Like love, art, and comfy jeans, life often gets better with age. We're wiser, better at making good decisions. We're also happier and more resilient to everyday challenges.
May is Older Americans Month, first recognized in 1963 as a time to acknowledge the contributions of older Americans. This year's theme is Age Out Loud... let all the world know that getting older CAN be the best time of your life! Think about people who did some of their best work after 60...
Strategies for enhancing YOUR voice...
Researchers at Northwestern and at Massachusetts General Hospital/Harvard have recently begun focusing on a group of older adults called "superagers." Generally, superagers are defined as adults in their 70s and 80s with brain performance and structure similar to adults in their 50s or 60s.
You may know some superagers. If you're old enough, you may even be one. Superagers are engaged in life and highly interested in learning. They're "sharp as a tack," full of energy, and maintain a positive outlook (Associated Press).
What researchers discovered when they studied the brain images of superagers is that the "gray matter" of their brains, the cerebral cortex, is thicker and contains fewer plaques than the brains of the majority of their peers. This additional "gray matter" enhances their ability to perform complex cognitive functions related to memory, abstraction, language, judgment, creativity, judgment, emotion, and attention (Swenson).
How do people become superagers? Dr. Kornel, a neurologist at Weill Cornell Medical College, says that genetics makes a difference; some people are born "gifted." He does not downplay, however, the effects of environment. Physical and mental exercise, healthy diets, and social activity are also important.
Another researcher, from the the Massachusetts General/Harvard study, Dr. Barrett, suggests that the secret to being a superager is the willingness to push oneself to perform, mentally and physically. Nancy, a superager recently interviewed for the Today Show, exemplifies this concept. Nancy is a 74-year-old whose brain scan compares to that of a 20-year-old. Nancy credits her brain's youthfulness to daily exercise and constant exposure to new challenges. In the past year, for example, she has learned to play chess, pool, and the piano.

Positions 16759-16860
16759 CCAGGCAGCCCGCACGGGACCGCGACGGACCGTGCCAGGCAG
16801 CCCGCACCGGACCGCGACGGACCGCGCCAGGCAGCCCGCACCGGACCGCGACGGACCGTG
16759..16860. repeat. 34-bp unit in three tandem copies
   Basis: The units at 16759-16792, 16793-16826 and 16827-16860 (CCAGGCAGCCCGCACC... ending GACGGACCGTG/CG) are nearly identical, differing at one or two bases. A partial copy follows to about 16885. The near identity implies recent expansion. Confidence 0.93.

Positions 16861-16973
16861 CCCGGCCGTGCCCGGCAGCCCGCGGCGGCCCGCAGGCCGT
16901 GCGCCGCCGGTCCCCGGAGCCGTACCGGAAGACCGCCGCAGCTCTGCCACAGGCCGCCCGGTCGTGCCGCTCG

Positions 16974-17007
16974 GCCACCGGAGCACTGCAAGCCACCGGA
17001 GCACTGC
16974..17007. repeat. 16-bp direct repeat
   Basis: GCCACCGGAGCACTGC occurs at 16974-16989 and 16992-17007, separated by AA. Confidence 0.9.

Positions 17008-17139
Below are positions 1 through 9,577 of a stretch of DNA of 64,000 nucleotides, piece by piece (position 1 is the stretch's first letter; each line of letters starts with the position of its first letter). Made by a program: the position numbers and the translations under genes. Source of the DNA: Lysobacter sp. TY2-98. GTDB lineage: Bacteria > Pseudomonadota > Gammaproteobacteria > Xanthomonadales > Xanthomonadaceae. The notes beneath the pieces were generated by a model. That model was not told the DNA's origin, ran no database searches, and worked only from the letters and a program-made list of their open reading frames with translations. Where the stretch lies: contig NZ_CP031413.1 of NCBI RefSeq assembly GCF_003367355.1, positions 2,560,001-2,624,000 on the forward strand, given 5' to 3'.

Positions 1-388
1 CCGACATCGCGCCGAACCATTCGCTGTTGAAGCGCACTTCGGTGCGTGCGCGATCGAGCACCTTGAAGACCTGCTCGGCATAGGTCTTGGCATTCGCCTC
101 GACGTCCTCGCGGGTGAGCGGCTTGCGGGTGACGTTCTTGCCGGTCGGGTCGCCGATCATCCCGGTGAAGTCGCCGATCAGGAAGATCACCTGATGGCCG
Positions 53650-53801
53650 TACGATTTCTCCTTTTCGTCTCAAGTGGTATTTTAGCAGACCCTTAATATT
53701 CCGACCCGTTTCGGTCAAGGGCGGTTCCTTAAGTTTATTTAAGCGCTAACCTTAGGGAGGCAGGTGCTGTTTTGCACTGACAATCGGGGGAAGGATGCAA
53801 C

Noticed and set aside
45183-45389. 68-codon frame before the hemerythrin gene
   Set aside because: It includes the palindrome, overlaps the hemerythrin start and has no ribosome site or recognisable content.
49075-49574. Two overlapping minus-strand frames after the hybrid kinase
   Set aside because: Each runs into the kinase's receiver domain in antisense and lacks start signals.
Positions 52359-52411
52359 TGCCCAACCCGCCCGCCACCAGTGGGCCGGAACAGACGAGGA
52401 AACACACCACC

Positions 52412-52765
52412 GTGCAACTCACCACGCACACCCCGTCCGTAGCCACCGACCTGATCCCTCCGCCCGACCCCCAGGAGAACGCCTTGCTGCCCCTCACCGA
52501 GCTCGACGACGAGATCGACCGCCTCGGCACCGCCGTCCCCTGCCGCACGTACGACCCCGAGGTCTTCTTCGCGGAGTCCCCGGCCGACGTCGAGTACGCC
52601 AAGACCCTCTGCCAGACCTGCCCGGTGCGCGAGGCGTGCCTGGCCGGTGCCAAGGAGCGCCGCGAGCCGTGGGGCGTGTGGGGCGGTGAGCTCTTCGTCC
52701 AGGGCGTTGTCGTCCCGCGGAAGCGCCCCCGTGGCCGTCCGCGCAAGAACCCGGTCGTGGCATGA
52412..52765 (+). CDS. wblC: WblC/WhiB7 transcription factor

So what's your challenge for the day? Even if you think you're not destined to be a "superager," there's no telling what you can accomplish by pushing yourself to reach its full potential. Go for it!
This is the 10-year anniversary of National Healthcare Decision Week, an annual event created to "... inspire, educate and empower the public and providers about the importance of advance care planning."
The first National Healthcare Decision Day was in 2008. The event grew out of the realization that many families and medical personnel struggle to understand the healthcare wishes of a loved one who is not capable of speaking for him/herself.
Despite a decade-long effort and a push for advance directives by medical personnel, however, only 60% of older adults say that they have discussed end-of-life care (UCSF); about 50% have written advance directives (American Journal of Preventive Medicine).
The big question: Why do we find it so difficult to talk about and put decisions into writing? Researchers at Compassion and Choices, a not-for-profit organization focused on person-centered-care, have identified two major barriers: insufficient information and lack of doctor-patient understanding.
In an effort to remove these roadblocks, Compassion and Choices has created the "Truth in Treatment" initiative to help consumers ask more meaningful healthcare questions and to increase our ability to share our preferences with our doctors.
There's no doubt that advance planning is a serious and difficult endeavor. It can also be extremely rewarding, leaving you and your loved ones with a much clearer vision of YOUR healthcare wishes, whatever they may be.
NOTE: To access advance directive forms, click here for resources from the Illinois State Medical Society or here for resources from the Illinois Department of Public Health. Click here to access advance directives for all 50 states and U.S. territories.